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ExtremeTalk: Windows 10 mobile can run iOS, Android apps — do you care?


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At Build this week, Microsoft announced that it’s going to offer a platform for iOS and Android developers to move their apps over to Windows devices. This appears to be done in slightly different ways. Android is at least partly emulated, while iOS isn’t, but Microsoft is adding support for the Objective-C programming language. There’s also talk of building a Web interface for universal applications.

Microsoft’s goal is straightforward: It wants Windows 10 to be a development target for Android and iOS developers, and it’s hoping that making it easier to port programs will encourage developers to support its own software. It’s also obviously hoping that consumers who might otherwise be turned off by the lack of applications will instead adopt Microsoft’s platform.

Windows 10 will also ship with an updated browser: Microsoft Edge

Windows 10 will also ship with an updated browser: Microsoft Edge

It’s a reasonable goal, particularly given that iOS and Android currently account for 96.3% of the mobile OS market — the question is, will it work?

Cross-platform compatibility

The history of operating systems and products that offered cross-platform capabilities as a major selling point isn’t a compelling one. Unlike backwards compatibility, which has often been extremely important to end users (imagine if buying a new PC or smartphone meant no existing applications would work on it), cross-platform compatibility is often perceived as a last-ditch attempt to create a relevant market for one’s own product.

The most obvious example of this is likely IBM’s OS/2. When OS 2.0 debuted, IBM marketed it with the tagline “a better DOS than DOS and a better Windows than Windows.” In many ways, this was objectively accurate — OS/2 could run more than one DOS application at a time and could even run multiple copies of Windows in parallel, with each copy sandboxed into its own virtual DOS machine (VDM). Despite being arguably more advanced than any OS Windows had shipped, OS/2 steadily lost ground. In more recent days, BlackBerry built its own cross-platform compatibility with Android applications — yet this has done nothing to stem the tide of users fleeing the once-mighty smartphone vendor.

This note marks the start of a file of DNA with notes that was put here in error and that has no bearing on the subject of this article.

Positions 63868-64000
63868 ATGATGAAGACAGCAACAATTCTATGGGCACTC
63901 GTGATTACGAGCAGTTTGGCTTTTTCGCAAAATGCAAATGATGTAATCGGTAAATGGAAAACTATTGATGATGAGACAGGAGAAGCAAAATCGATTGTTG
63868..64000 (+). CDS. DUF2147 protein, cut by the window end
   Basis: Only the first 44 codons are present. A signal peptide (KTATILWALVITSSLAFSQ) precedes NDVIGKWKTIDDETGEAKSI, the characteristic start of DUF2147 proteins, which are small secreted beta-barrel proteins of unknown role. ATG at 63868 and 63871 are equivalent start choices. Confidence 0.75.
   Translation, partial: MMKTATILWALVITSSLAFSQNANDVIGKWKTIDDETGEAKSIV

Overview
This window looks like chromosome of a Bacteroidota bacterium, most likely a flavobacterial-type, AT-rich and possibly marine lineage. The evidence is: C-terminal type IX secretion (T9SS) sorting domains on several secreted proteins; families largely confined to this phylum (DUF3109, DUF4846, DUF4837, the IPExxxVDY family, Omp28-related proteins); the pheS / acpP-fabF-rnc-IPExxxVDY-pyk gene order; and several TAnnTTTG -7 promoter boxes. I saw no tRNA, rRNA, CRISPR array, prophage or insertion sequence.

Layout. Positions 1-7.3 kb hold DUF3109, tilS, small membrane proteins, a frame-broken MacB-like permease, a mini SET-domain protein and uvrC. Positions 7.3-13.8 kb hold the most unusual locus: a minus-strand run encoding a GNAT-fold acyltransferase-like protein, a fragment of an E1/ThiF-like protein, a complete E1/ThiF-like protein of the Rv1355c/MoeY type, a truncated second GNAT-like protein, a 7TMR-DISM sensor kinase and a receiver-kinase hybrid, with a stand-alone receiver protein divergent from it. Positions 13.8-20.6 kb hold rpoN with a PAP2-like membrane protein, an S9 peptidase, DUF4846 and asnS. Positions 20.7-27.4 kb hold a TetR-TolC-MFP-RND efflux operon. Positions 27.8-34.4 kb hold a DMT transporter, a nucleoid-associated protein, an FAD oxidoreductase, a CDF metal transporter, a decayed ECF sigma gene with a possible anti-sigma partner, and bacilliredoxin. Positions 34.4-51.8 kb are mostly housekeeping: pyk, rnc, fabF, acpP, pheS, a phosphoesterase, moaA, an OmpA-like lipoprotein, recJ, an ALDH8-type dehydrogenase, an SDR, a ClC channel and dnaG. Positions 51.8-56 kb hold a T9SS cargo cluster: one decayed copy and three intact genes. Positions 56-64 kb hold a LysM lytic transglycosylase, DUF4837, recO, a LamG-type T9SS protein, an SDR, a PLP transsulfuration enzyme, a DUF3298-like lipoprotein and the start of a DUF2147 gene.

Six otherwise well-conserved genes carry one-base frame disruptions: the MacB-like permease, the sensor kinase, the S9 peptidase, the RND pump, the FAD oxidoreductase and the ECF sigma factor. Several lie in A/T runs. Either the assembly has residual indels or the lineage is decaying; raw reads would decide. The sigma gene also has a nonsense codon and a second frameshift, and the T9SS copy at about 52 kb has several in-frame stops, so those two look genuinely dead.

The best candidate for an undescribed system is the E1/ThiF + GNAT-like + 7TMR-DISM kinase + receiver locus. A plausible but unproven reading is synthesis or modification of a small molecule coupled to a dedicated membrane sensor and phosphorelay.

UI elements are always going to clash between various platforms.

UI elements are always going to clash between various platforms.

Cross-platform compatibility is great if your goal is to snag that one Android game or iOS application that you don’t have access to, but it’s a poor means of building a software library. Android apps running on Windows 10 won’t look like Windows applications — they’ll look like Android. iOS applications that don’t receive UI overhauls will look like iOS apps. You may snag a few buyers already on the fence, but if someone is heavily invested in the Android or iOS ecosystems, they’re unlikely to switch over to something new — not if Windows 10 mobile doesn’t offer them an intrinsic reason to make that leap.

If Windows 10 mobile were set to debut with a real cutting-edge handset design — a flagship to make Samsung and Apple weep — then Microsoft might have a cogent argument for why cross-platform compatibility made sense. Lacking such an option, it’s simply not clear that anyone is going to buy a Windows 10 mobile device based on this feature. The great irony of Windows Phone is that it’s reportedly a far better OS than Windows Mobile ever was, yet has enjoyed a fraction of that operating system’s market share.

As an iOS user (I have an iPhone 5c) I don’t see any reason to consider Windows 10 mobile based on this capability alone — but I’m also not terribly invested in the Apple ecosystem (my tablet is Android and I use a Windows 7 PC). What about you? Would you switch to Windows 10 mobile if the Android and iOS application compatibility was there — or do you want native applications? If you’ve been on the fence, what would get you off of it?

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